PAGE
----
Why Create Languages?
There are a few basic reasons I can come up with, including the one that has led me to create several dozen so far.
- You write fantasy or science fiction or another form of fiction that would benefit from characters speaking or writing in languages that are unique to your worlds.
- You are a role-playing game designer, game master (GM), or worldbuilder, and you need workable languages within the game.
- You are a conlanger, you love languages, and you’d like to see how someone else organizes the process of creating them.
- You want to do something really different, but you don’t want it to involve the pain of tattoos or piercing, and talking with your friends in your own real language would be really, really different.
- You’re a Secret Master of the Universe, and your plan to take over the world involves getting everyone on board with one language—and you want it to be one that only includes concepts of which you approve.
- It’s ridiculously fun. Yes, but ….Why a language? How could a made-up language possibly add to a work of fiction, or a game universe, or your personal amusement?Consider the following:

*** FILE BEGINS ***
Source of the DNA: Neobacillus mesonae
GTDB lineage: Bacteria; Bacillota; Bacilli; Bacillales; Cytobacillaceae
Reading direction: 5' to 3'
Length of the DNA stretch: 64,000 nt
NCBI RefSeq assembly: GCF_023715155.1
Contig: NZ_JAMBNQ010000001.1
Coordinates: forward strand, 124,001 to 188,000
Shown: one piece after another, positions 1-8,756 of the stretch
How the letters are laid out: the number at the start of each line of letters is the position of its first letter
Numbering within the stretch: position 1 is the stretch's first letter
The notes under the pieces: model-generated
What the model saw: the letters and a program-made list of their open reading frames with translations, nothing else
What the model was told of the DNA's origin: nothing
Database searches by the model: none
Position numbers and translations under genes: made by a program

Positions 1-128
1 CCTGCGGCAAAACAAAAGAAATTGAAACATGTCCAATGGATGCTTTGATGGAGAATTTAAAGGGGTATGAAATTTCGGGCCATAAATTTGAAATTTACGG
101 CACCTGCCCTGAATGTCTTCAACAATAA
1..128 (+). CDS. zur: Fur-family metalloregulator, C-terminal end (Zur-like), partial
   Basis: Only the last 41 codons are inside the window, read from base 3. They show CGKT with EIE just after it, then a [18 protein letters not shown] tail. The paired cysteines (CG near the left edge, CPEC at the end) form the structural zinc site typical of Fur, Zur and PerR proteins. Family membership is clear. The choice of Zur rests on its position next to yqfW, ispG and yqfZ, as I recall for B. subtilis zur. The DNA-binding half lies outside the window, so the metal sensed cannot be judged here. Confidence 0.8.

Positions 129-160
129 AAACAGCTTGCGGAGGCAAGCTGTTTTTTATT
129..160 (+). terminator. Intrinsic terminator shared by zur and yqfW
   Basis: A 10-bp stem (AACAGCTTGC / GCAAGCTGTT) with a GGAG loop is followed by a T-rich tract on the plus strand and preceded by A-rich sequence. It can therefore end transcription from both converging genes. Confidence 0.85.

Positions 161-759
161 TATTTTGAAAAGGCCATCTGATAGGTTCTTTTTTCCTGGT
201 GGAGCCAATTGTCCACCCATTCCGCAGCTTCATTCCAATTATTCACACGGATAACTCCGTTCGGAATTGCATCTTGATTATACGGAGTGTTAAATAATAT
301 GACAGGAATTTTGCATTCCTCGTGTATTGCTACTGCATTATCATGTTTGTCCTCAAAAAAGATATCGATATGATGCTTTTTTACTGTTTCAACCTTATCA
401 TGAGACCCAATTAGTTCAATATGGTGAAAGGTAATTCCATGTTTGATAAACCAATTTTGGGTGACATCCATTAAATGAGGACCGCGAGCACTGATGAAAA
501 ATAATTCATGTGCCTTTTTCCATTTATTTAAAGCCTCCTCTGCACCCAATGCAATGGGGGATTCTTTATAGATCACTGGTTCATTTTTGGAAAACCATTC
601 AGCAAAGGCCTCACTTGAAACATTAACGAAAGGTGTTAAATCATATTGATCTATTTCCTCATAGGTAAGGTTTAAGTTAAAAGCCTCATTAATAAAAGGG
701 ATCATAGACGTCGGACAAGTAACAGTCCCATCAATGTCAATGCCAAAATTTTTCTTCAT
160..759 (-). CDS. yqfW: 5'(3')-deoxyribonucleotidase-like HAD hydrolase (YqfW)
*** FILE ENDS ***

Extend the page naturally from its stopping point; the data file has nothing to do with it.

A Language Is the Soul of Its People
We breathe language, we live language, and we dream language. Language is the way the past communicates with the present, the way the present communicates with the future, the way we form our goals and aspirations, transmit them to others, and make them come true. Shared language allows us to gather together to share our dreams and our strength; languages that we do not know drive us apart.
Language is what we have instead of telepathy, and it’s a good replacement. With someone who shares our language, we can express emotion, make plans, tell stories about things that once happened and things that never will, invent new ideas, create worlds. Language is magic.
Common language is the first requirement for a people to be a people. Without shared language, there can be no comprehension, no understanding, no shared ground between two people, or between two groups of people. Ideas break in translation, concepts vanish where there are no equivalent words. The other requirements that make up a people—a shared philosophy and shared goals, die on the altar of the common tongue.
If you cannot communicate with each other, you cannot know each other…
(continued in the class)